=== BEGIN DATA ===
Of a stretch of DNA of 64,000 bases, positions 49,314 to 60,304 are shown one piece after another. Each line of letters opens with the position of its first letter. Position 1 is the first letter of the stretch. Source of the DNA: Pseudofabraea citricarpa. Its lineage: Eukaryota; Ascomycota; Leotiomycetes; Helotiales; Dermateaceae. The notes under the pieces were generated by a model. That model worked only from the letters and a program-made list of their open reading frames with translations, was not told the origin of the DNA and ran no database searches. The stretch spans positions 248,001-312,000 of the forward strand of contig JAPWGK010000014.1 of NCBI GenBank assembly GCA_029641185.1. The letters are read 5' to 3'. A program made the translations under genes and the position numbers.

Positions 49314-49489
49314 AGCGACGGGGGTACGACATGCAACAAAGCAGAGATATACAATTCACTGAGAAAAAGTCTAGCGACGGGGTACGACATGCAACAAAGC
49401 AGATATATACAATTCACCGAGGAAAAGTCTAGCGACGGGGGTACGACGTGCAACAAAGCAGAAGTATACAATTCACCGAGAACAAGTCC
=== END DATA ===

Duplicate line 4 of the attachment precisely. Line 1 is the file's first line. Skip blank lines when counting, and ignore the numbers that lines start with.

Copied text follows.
49401 AGATATATACAATTCACCGAGGAAAAGTCTAGCGACGGGGGTACGACGTGCAACAAAGCAGAAGTATACAATTCACCGAGAACAAGTCC